Understand these terms while dealing with inter-process communication in Linux operating systems. Here is the right way to use BOOT, START, STOP, and SHUTDOWN mindfully to save resources.
Booting and Shutdown Process in Linux
- Here the BOOT signal restarts that process from the beginning stage. Also, it starts its associated sub-processes involved.
- The Linux-based operating systems support the design of inter-process communication from program to program.
- So, BOOT you need to use when you first-time start the process.
- The start process doesn’t start from scratch. It just enables that previously disabled. All the sub-process as those already active, so it saves resources.
- After the STOP process, you can use the START process safely.
- Here the shutdown makes down all the associated sub-processes. Usually, SHUTDOWN takes extra CPU time – as it has to shut down all the related ones.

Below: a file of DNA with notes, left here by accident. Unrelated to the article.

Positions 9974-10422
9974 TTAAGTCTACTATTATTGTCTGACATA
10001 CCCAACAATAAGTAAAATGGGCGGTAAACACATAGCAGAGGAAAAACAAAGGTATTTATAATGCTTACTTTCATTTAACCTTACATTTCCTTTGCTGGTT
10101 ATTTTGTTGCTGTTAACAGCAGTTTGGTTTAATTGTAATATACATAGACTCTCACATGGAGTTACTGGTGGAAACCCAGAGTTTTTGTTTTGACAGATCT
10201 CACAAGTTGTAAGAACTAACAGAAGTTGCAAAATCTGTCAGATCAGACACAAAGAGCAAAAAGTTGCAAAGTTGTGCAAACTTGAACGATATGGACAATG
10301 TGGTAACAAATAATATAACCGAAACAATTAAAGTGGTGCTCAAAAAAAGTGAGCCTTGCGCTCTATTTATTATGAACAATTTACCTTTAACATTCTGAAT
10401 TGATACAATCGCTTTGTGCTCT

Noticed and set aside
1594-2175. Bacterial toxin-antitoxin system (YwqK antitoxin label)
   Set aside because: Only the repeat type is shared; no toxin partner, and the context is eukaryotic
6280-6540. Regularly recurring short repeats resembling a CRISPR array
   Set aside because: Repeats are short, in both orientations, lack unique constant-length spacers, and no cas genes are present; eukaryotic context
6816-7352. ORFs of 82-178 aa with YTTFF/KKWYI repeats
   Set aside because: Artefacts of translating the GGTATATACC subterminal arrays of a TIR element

- Usually, after SHUTDOWN, you can use BOOT – since this starts all the associated required processes.
So, use these signals mindfully while dealing with inter-process, especially in LINUX operating systems.
- The stop process will not stop all the associated processes from scratch.
- After the START process, you can use the STOP process safely.
Linux Tips & Tricks
- To shutdown Linux system use $ shutdown -h (h means halt)
- To reboot Linux system use $ reboot
- To power off Linux system use $ poweroff